However, if faculty have students who are unresponsive to their communications, not persisting, or who are already in danger of failing, please submit a CARE Team form.

Research Policies

Yes. Due to new and unforeseen risks of COVID-19 explosure, Clark University’s Institutional Review Board (IRB) has temporarily suspended (or paused) all human subjects research at Clark University involving additional in-person interactions. “Additional in-person interactions” implies that participating in the research will cause people to come into additional personal contact with other people — including researchers, subjects or others.

This pause applies to all research conducted under Clark IRB approval that fits the above description, regardless of location (i.e., on or off campus). This includes multi-institutional (collaborative) research projects operating under Clark IRB approval. That is, if the project fits the above description and is operating under the oversight of Clark’s IRB, it is subject to this temporary suspension of activities.

If you are in doubt as to whether this suspension applies to your project, please assume that it does apply unless instructed otherwise by the IRB.

Research subject to this suspension includes, but is not limited to, activities such as:

  • In-person interviews or surveys (not conducted remotely)
  • Focus groups
  • Experiments requiring subjects to be present in person
  • All other activities with in-person contact between researchers and subjects, regardless of how “close” these additional in-person interactions might be (e.g., six feet apart)

Yes. The suspension does not apply to:

  1. Interactions conducted remotely — such as via Skype, Zoom or telephone — that cause no additional in-person contact involving subjects.
  2. Surveys or data collection conducted online, via telephone/mail, or using other remote methods.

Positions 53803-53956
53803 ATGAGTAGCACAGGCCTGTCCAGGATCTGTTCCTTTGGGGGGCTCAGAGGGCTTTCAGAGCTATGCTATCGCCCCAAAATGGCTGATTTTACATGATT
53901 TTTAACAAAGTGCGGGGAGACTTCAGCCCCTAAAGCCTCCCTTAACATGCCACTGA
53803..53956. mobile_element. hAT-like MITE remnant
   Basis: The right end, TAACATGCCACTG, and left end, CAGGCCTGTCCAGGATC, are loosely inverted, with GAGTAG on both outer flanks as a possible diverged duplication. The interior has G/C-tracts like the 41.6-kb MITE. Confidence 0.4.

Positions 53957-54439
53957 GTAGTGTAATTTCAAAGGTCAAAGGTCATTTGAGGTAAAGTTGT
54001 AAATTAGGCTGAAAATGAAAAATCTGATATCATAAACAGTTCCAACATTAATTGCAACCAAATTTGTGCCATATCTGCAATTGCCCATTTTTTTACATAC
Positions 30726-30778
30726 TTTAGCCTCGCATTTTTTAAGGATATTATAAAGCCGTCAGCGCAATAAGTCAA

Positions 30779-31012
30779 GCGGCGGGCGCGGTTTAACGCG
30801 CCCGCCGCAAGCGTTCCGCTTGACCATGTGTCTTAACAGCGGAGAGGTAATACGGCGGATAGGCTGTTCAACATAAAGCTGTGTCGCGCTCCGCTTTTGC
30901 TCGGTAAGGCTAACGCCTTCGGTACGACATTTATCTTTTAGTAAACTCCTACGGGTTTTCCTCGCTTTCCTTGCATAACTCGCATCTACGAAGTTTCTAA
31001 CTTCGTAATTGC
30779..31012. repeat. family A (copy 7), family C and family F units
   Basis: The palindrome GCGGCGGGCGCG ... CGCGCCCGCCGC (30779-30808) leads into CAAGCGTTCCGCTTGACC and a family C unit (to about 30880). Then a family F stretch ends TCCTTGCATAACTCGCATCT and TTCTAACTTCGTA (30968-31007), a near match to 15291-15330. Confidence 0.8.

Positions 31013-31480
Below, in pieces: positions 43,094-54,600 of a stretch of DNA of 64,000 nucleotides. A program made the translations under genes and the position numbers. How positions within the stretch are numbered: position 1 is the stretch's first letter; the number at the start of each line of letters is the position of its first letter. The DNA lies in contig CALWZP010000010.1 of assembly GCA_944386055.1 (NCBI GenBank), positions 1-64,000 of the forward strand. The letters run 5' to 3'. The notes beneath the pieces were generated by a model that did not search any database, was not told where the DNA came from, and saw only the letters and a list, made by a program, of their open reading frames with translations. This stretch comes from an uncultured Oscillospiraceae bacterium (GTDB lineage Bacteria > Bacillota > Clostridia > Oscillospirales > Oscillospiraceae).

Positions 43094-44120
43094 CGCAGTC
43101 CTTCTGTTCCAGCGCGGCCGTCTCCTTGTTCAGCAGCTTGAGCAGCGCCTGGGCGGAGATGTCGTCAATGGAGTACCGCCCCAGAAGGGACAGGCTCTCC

3. Circumstances wherein the researchers and subjects will already be in identical degrees of in-person contact regardless of the research taking place. An example would be in-school classroom observations during regular classroom activities, where observations are conducted by a teacher who would be present in the classroom regardless of whether the research takes place. For this exception to apply, researchers must submit a request to the IRB; the waiver request is explained in the FAQ below.
  4. Data analysis from human subjects interactions that have already taken place — and hence require no further in-person contact.
  5. Other types of human subjects research that can be conducted without in-person contact.

Researchers conducting in-person research that they believe falls under exception No. 3 (outlined in the above FAQ: in-person research that will not cause additional in-person contact) must submit a formal request to continue this research during the pause.

No in-person (i.e., face-to-face) research of any type is allowed during the pause without explicit prior approval of the IRB.

Submit requests, along with clear explanation and justification (and the original IRB protocol number), to

We will process these requests as soon as possible.

Researchers may request a waiver of this in-person suspension under particular circumstances, which will be reviewed by the Institutional Review Board (IRB) on a case-by-case basis. There is no specific form that must be completed. Submit these requests via email, along with clear explanation and justification, to

All requests must include the original IRB protocol number and previously approved proposal (as an attachment).

Cases in which waivers might be granted include:

  1. Research for which the researchers can demonstrate clearly that the benefits of continued in-person interactions outweigh the risk due to COVID-19. Except in rare cases, these waivers will not apply to most types of social and behavioral research conducted at Clark.